The good news is that, beyond auto manufacturers, there are utilities and software vendors that are excited about this major infrastructure and technology challenge. New cars have data and capabilities that traditional internal combustion engine (ICE) vehicles did not have. Rather than being viewed as a burden to the grid, the innovators in this space are thrilled for EVs vehicles to be a new, smart asset that can actually improve the grid’s resiliency.
The Grid: The Backbone for Achieving Net Zero
The power grid is amazing, comprised of 360,000 miles of transmission lines, enough to circle Earth’s equator more than 14 times. But that’s only part of the equation. The entire grid encompasses an intricate network of power plants and technological systems. Every day as more renewable power generation is built and load management technology for distributed energy resources advances, our grid becomes smarter and more sophisticated. A modern grid will be much more dynamic, enabling the two-way flow of electricity and information, empowering consumers and commercial users, and increasing its overall resiliency and responsiveness.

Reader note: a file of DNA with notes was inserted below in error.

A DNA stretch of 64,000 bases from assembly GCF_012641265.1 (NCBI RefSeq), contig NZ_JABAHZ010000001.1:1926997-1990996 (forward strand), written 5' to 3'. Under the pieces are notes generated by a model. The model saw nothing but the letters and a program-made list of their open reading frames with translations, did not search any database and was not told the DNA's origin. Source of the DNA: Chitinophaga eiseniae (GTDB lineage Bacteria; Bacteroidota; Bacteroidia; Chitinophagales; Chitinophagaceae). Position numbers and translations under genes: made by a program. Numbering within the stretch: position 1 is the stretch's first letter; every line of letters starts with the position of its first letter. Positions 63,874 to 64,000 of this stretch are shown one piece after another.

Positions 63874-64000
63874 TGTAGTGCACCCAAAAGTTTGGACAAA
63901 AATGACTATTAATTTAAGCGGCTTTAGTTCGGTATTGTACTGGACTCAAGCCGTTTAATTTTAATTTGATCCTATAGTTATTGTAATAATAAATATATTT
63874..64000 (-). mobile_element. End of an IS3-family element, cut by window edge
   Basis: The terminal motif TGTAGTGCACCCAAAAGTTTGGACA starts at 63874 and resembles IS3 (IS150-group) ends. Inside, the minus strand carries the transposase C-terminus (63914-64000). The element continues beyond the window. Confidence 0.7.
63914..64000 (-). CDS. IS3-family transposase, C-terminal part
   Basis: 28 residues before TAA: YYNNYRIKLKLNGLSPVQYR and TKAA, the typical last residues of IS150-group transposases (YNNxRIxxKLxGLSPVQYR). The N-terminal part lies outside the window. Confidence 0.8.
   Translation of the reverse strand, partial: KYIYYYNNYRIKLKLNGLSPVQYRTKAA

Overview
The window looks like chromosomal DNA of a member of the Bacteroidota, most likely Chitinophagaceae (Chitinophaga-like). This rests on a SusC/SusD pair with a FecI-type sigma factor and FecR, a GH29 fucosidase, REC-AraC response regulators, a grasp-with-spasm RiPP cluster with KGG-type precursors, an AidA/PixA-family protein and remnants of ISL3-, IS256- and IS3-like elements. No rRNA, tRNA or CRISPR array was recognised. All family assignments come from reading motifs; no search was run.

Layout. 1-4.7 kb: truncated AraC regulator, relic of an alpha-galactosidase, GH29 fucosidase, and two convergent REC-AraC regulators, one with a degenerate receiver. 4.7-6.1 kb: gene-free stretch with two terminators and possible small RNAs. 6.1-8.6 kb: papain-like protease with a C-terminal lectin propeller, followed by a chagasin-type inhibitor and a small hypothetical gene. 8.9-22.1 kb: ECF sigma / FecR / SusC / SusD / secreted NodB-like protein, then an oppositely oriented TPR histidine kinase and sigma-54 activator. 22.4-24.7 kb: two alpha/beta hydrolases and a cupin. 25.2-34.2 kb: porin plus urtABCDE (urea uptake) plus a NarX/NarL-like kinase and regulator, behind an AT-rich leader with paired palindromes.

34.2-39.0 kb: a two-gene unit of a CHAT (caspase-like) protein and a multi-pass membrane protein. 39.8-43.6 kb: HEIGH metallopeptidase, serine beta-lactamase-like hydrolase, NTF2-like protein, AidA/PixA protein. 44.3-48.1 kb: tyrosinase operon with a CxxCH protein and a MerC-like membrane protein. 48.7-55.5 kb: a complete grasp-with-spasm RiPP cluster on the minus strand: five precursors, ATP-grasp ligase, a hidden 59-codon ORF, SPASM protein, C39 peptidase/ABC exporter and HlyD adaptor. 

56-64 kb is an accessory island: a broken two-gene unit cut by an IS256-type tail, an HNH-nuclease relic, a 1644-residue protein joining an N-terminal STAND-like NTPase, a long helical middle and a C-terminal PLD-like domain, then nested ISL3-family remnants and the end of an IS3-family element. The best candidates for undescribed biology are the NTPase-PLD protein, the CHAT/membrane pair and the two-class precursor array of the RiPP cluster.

With vehicle-to-grid (V2G) technology, which enables electric vehicles (EVs) to provide services to the power grid, grid operators can tap into new energy sources. EVs all have batteries large enough to theoretically power a home for several days. One EV, the Ford F-150 Lightning is offering what Ford is calling “Intelligent Backup Power.” According to Ford, the standard range version of the Lightning has a usable battery capacity of 98.0 kilowatt-hours—more than seven Tesla Powerwalls, a well-regarded home battery. With Intelligent Backup Power, the Lightning can pump as much as 9.6 kilowatts into a home, which is enough to power everything needed during a power failure.